I think the thread needed would be 5/8x24. Did Savage ever sell a medium or heavy contour 99? I searched on here for threads on suppressed 99s but didn't find anything. As far as I can tell from this article, the answer is no:

    https://www.savageshooters.com/conte...l-99-do-I-have

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    Kalabaddon, Please forgive me if I sounded short. I’m an Engineer with minimal social skills. All of your points are valid. If you’re listing modern(ish) levers with box mags, don’t leave out the Winchester 88.

    Stockwell, You might have to re-barrel. Barrel blanks are reasonably priced. The gunsmithery for fitting will probably be the bigger bite. Plus bluing. The old barrel would probably have $80+ scrap value.

    One of the older hands here should be able to answer your question about heavy barrel from the factory.

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    Quote Originally Posted by Model24 View Post
    Kalabaddon, Please forgive me if I sounded short. Iím an Engineer with minimal social skills. All of your points are valid. If youíre listing modern(ish) levers with box mags, donít leave out the Winchester 88.

    Stockwell, You might have to re-barrel. Barrel blanks are reasonably priced. The gunsmithery for fitting will probably be the bigger bite. Plus bluing. The old barrel would probably have $80+ scrap value.

    One of the older hands here should be able to answer your question about heavy barrel from the factory.

    No problem, Ditto if I sounded odd in my reply, I am socially awkward a lot of times. Also thanks for the info about the 88! I will have to check that one out. That one skipped under my radar ( I like these type of guns and have been looking into the different types).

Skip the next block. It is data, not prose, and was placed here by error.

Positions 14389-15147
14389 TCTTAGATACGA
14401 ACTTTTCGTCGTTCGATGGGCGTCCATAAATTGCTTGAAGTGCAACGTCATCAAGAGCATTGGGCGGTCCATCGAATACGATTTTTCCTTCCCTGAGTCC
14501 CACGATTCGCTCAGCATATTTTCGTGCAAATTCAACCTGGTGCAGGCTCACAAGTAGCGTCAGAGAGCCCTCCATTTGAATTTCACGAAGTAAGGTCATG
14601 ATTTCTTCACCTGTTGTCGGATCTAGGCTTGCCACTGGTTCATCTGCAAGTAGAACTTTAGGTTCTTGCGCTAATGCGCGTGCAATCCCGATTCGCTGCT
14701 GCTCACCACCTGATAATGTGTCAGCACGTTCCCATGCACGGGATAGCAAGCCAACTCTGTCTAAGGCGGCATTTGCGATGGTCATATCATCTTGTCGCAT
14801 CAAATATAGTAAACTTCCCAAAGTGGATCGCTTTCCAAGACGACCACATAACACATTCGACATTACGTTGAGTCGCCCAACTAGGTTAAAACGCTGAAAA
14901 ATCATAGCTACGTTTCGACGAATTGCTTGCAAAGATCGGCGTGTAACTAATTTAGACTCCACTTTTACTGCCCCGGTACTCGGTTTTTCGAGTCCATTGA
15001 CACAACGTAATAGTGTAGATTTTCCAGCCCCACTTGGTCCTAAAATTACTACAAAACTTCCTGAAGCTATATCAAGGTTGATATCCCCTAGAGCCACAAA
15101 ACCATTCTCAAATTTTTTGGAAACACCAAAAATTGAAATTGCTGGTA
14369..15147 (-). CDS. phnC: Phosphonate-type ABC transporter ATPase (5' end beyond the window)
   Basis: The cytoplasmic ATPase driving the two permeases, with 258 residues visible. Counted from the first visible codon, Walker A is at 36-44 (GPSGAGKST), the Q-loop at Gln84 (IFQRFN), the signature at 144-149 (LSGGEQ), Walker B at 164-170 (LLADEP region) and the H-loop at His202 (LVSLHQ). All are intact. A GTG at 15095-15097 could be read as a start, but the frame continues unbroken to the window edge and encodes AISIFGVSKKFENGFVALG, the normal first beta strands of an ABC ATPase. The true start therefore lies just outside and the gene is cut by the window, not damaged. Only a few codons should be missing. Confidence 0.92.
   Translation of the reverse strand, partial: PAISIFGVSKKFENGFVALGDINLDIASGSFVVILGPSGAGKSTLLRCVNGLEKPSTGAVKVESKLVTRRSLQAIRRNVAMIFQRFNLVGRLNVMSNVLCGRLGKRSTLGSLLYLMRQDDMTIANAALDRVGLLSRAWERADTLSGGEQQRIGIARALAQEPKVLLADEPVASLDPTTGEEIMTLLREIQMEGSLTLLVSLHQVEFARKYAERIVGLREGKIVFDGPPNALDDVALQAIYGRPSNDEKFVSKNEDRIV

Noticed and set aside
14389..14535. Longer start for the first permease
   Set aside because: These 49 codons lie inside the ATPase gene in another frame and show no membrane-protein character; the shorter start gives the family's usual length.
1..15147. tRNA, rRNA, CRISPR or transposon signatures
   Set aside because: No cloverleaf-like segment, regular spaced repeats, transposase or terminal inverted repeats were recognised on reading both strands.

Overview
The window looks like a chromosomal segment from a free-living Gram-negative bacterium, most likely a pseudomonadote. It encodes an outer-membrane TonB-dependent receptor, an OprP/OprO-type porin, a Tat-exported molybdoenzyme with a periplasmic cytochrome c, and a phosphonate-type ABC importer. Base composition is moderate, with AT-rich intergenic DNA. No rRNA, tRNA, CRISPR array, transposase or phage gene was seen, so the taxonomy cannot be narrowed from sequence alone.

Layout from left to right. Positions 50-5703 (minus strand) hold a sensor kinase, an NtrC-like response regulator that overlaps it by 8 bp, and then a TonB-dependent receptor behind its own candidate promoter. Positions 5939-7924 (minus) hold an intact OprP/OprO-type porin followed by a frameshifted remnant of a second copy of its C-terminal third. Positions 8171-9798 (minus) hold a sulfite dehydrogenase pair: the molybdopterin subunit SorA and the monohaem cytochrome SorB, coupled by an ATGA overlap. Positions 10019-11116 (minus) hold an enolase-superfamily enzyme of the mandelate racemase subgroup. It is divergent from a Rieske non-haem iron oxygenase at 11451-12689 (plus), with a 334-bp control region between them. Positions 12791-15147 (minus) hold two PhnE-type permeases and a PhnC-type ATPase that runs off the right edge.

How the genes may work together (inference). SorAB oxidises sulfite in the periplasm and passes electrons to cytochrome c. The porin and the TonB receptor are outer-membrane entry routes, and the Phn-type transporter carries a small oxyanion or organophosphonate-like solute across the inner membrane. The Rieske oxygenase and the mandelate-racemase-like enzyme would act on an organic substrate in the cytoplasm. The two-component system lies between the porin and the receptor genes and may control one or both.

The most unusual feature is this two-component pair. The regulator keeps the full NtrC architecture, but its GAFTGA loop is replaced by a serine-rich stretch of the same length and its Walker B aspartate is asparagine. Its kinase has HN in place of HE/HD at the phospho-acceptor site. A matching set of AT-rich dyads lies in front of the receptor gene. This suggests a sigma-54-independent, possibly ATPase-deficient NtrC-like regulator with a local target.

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    Quote Originally Posted by Model24 View Post
    Kalabaddon, Please forgive me if I sounded short. I’m an Engineer with minimal social skills. All of your points are valid. If you’re listing modern(ish) levers with box mags, don’t leave out the Winchester 88.

    Stockwell, You might have to re-barrel. Barrel blanks are reasonably priced. The gunsmithery for fitting will probably be the bigger bite. Plus bluing. The old barrel would probably have $80+ scrap value.

    One of the older hands here should be able to answer your question about heavy barrel from the factory.
    Huh. If re-barreling is a potential consideration, then I think I'll investigate the pros and cons of an integral suppressor. That would solve a lot of problems such as handling, etc. I only intend to shoot this gun suppressed.

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    Quote Originally Posted by kalabaddon View Post
    No problem, Ditto if I sounded odd in my reply, I am socially awkward a lot of times. Also thanks for the info about the 88! I will have to check that one out. That one skipped under my radar ( I like these type of guns and have been looking into the different types).
    And just to warn you, 88s are commonly found with cracked stocks, too. The 88 was the only Winchester to benefit from the post ‘64 changes. Collectors ignore them for the most part, so prices can be reasonable.

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    Quote Originally Posted by C. Stockwell View Post
    Huh. If re-barreling is a potential consideration, then I think I'll investigate the pros and cons of an integral suppressor. That would solve a lot of problems such as handling, etc. I only intend to shoot this gun suppressed.
    This project sounds fascinating. Please keep us posted.